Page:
FDA opens lap band surgery to greater number of Americans
Food and Drug Administration criteria for lap band surgery patients have been adjusted by the agency. After reviewing studies on the results of lap band surgery, the FDA has lowered the minimum body mass index to be eligible if patients have an obesity-related condition. Lap band surgery is a viable weight loss tactic for 26 million additional people in the U.S. with the FDA guideline change.
Lower BMI for lap band surgery now acceptable
The new FDA lap band surgery guidelines reduce the minimum body mass index to be eligible for the procedure from at least 40 BMI to 30 BMI. To get approved for a lap band surgery, a person has to have 26 percent body fat. In addition, they can get the surgery as long as they have an obesity related condition like high blood pressure or diabetes — if they haven’t been able to get diet to work for weight loss. The Lap-Band Adjustable Gastric Banding System is commonly known as the lap band. A band is put on the upper portion of the stomach to clinch it. The lap band restricts the amount of food a person can eat during a meal.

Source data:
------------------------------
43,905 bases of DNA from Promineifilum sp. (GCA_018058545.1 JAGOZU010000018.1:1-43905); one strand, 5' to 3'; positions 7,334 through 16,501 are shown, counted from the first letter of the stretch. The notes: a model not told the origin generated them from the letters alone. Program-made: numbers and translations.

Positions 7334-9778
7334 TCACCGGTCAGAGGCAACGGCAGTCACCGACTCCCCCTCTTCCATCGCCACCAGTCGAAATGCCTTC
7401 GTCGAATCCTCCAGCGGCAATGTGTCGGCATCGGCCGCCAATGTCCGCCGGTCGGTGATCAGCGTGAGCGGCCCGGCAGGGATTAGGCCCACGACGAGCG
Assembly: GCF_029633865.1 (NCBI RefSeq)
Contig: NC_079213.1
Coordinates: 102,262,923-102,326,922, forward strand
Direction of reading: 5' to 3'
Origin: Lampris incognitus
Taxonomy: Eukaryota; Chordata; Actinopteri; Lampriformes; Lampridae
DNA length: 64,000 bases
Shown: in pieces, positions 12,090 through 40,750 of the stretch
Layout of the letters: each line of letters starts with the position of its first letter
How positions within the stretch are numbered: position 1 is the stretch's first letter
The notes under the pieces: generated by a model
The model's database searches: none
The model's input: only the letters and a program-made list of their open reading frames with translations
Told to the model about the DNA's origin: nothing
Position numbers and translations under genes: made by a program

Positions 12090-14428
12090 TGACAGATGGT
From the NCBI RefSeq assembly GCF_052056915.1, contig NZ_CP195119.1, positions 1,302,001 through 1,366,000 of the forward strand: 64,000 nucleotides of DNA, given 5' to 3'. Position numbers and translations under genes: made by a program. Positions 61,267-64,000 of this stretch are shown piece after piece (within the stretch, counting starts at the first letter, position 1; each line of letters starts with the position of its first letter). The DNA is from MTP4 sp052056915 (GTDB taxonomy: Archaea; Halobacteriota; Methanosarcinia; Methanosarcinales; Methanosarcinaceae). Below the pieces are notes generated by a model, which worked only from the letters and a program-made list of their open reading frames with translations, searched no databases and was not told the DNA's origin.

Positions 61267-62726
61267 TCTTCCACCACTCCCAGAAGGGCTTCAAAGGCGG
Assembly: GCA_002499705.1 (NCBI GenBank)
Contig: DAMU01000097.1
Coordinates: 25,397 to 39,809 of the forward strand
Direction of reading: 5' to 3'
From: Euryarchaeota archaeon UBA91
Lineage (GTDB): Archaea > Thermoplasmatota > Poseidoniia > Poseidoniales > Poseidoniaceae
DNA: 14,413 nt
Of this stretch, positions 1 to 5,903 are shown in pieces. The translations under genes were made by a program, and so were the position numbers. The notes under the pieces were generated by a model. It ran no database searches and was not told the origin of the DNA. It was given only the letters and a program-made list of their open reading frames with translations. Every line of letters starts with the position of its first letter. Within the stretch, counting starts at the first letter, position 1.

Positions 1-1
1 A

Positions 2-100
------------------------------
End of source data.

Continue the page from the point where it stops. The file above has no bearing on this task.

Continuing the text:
Facts on weight loss surgeries
Gastric bypass is a different weight loss surgery than lap band surgery. In order to reduce how much food is being taken in, a gastric bypass surgery makes the stomach smaller along with taking out a piece of intestine. More weight is lost with the gastric bypass surgery. It is riskier to do, though. Within a few days of a gastric bypass surgery, many with type 2 diabetes will see a decrease in the symptoms associated with diabetes. With lap band surgery, diabetes symptoms are not affected until the patient loses weight, which can take several months. There is another way in which the two surgeries differ: gastric bypass surgeries aren’t reversible. The lap band is easily reversible. About 220,000 weight loss surgeries were performed in 2010 in the U.S., and gastric bypass accounted for about 60 percent of them.